• torsion bars extend from the interior of sleeves 43 toward the vehicle and on their projecting outer ends have exterior splines 49 and 5
  • the splined end portions 49 and El have circumferential grooves 56 disposed thereabout to receive the inner ends of adjusting screws 51 mounted on the link block for securing the latter in the desired position of longitudinal adjustment with respect to the torsion bars.
  • (Figs. 5, 8, l2 and 13) carried by the vehicle frame, receives and supports a pivot pin 82.
  • This pivot pin may be held from longitudinal movement in the bracket by means of a set screw 63 (Fig. 13) and a collar 64 affixed to the inner end of the pivot pin to hold the latter from axial movement to the right as viewed in Fig. 13.
  • This collar may be in the form of a ring secured about the pivot pin by means of clamping bolt 68 and nut 61 thereon.
  • the pivot pin projects outwardly from the bracket and has its outer end journalled in a link block 54 substantially midway between the torsion bars for supporting the link block for In order to provide for suspending the vehicle.
  • ends casting 24 may havesplined thereon as indicated at (Fig. 8 the inner adjacent ends of oppositely disposed pairs of arms 16. As shown more clearly in Fig. 3, suitable struts "H may be connected between the arms 16 of each pair.
  • Groups of any suitable number of bogie wheels may be disposed along track H and operatively associated with the outer ends of arms I6.
  • Each of these groups may comprise two dual bogie wheels 18 of sufilcicnt diameter to assure desired performance, and a third dual bogie wheel 19 disposed inwardly of bogie wheels 18 may be omewhat smaller in diameter than the latter to provide additional clearance, if this should be desired.
  • These dual bogie wheels may be dis.- posed on track I I astride a center guide 80 (Figs. 2 and 3) in a manner well known in the art.
  • Each of bogie wheels. '18 of each group may be mounted on an axle Bi and suitable side frames preferably in the form of walking beams 82 may bemounted onthese axles.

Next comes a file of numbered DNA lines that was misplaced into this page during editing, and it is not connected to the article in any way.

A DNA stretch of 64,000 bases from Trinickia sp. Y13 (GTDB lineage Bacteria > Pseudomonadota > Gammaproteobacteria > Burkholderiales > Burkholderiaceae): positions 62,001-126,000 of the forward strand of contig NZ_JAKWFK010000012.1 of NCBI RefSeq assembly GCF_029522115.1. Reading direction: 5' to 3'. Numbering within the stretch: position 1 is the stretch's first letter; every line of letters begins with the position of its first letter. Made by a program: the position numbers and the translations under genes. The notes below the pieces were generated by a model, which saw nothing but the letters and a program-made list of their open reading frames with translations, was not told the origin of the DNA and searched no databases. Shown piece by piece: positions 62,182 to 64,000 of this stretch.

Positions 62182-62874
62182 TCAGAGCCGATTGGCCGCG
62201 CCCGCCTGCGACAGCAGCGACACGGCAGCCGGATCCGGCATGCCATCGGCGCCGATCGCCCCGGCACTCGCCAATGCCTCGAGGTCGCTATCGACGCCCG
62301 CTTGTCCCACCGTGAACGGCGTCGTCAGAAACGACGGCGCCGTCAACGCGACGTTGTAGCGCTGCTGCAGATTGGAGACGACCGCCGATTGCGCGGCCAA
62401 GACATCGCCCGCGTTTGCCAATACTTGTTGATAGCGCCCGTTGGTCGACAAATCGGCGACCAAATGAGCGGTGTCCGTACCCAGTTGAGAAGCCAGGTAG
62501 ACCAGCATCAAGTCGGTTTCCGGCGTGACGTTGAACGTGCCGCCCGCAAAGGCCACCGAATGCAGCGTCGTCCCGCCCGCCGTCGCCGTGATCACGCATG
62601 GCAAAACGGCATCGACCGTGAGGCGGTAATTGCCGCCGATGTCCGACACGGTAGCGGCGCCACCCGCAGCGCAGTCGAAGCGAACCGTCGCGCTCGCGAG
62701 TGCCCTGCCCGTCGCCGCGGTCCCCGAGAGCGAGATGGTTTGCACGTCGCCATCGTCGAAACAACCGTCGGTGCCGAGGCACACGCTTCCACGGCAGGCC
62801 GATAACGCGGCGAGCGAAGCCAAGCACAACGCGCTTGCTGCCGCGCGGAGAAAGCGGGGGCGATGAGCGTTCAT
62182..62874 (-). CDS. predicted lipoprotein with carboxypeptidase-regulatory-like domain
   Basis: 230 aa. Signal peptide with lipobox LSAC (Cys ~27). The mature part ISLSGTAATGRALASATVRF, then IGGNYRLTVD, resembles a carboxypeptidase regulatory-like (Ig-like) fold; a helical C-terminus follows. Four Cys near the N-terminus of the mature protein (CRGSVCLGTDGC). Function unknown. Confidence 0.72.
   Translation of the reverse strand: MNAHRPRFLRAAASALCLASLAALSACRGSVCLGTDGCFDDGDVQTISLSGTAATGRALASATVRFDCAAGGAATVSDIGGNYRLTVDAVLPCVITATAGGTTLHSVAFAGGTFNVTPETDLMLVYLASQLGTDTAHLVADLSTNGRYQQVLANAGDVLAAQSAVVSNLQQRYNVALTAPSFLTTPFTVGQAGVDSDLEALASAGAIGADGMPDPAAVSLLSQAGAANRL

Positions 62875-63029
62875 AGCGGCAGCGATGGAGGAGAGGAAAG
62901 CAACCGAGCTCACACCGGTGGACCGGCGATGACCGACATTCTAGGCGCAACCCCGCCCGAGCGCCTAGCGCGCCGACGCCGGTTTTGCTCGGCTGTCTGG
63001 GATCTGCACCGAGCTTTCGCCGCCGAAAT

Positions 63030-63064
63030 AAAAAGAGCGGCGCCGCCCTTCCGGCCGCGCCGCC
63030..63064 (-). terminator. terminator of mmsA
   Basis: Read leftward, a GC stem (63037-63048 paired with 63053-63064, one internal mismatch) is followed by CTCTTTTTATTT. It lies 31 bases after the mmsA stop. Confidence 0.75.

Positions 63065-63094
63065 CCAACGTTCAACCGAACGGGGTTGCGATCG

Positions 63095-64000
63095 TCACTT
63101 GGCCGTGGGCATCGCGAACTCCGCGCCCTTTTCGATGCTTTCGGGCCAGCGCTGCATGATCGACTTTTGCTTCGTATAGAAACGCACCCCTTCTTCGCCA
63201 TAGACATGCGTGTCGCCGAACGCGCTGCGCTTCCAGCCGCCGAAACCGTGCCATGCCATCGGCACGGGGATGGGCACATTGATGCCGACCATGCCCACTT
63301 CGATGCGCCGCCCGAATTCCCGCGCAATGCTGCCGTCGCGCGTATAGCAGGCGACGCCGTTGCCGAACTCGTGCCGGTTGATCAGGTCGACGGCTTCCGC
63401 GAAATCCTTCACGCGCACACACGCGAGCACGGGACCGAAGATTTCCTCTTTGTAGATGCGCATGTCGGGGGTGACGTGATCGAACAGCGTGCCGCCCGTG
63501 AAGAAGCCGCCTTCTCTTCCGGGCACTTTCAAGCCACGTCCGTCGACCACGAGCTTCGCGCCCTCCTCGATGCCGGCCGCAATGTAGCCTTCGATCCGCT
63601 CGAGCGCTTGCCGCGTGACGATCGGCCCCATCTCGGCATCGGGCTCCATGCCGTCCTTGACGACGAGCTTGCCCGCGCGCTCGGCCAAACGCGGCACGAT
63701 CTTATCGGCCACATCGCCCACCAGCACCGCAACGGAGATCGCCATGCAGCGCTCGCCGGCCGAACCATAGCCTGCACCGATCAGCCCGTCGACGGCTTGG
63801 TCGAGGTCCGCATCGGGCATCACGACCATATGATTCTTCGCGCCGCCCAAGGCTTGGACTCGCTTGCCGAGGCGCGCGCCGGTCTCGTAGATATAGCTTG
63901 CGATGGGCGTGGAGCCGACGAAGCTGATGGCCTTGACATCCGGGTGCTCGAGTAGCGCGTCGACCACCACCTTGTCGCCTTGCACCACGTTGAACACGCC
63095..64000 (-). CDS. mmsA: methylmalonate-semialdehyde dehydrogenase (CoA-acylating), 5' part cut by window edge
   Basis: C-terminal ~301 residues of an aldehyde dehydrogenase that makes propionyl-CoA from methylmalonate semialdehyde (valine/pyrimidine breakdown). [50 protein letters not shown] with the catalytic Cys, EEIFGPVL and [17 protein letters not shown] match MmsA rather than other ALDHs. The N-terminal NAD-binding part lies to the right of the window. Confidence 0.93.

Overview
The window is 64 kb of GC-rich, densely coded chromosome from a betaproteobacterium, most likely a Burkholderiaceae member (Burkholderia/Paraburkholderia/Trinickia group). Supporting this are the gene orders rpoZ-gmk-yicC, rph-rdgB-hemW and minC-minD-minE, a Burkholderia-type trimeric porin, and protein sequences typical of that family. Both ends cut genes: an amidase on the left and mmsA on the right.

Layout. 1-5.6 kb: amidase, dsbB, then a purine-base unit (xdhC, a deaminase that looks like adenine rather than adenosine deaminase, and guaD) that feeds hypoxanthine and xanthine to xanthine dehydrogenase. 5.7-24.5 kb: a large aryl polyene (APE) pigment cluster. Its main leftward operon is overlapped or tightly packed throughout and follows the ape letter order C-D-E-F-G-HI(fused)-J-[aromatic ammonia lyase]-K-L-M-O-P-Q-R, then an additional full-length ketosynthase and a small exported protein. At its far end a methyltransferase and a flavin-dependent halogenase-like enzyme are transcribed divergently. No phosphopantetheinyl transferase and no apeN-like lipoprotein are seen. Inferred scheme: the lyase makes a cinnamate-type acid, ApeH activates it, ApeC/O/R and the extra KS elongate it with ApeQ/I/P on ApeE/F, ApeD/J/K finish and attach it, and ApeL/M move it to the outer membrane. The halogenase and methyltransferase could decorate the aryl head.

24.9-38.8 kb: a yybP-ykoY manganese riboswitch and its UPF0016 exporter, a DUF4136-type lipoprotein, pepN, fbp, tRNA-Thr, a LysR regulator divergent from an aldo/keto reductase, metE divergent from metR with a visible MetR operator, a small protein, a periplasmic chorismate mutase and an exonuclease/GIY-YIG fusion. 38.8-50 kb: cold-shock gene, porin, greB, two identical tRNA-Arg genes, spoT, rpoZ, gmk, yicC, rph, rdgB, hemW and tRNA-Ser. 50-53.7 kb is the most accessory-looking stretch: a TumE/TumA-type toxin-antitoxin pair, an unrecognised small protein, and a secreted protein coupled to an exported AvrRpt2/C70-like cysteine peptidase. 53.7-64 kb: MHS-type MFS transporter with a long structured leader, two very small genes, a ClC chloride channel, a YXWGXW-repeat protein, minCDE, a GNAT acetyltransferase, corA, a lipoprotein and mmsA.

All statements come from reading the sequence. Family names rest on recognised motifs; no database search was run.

• each'oi dual bogie wheels 19 may be mounted upon an axle 84 upon. which one end of side frames or Walking beams 86- maybe rotatably supported while the opposite ends thereof are mounted to pivot at 81 on walking beams 82, preferably midway between axles 8
  • a suitable strut 88 may be connected between each pair of walking beams 86.
  • a pin 89 may be rotatably mounted.
  • each of these pins may be afiixed to the lower end of an arm 76 associated therewith.
  • each of arms 16 may be provided at its lower end with a bearing 9
  • the outer end of each arm 16 may be bifurcated by a slot extending radially through the bearing surface and the split bearing may be drawn together about the pin by tightenint, a clamping bolt 92 in the furcations 93, 94 at the end of arms 16.
  • crab members 96 (Figs. 2, 3 and 8) may be supported on the outer ends of sleeves 43.
  • the outer ends of these sleeves extend into, and are free to turn in complementary holes in the crab members, so that the latter are supported on the sleeves and this does not interfere to any 'objectiormble degree with rotary movement of the sleeves.
  • the divergent arms 9?, 98 of the crab members may be connected by struts 99, and suitable buffers Hit may be pivotally suspended from these struts above each of arms 16.
  • suitable caps or cover plates 102 are attached to crab members These walking beams to overlie and enclose the outer ends of sleeves 43.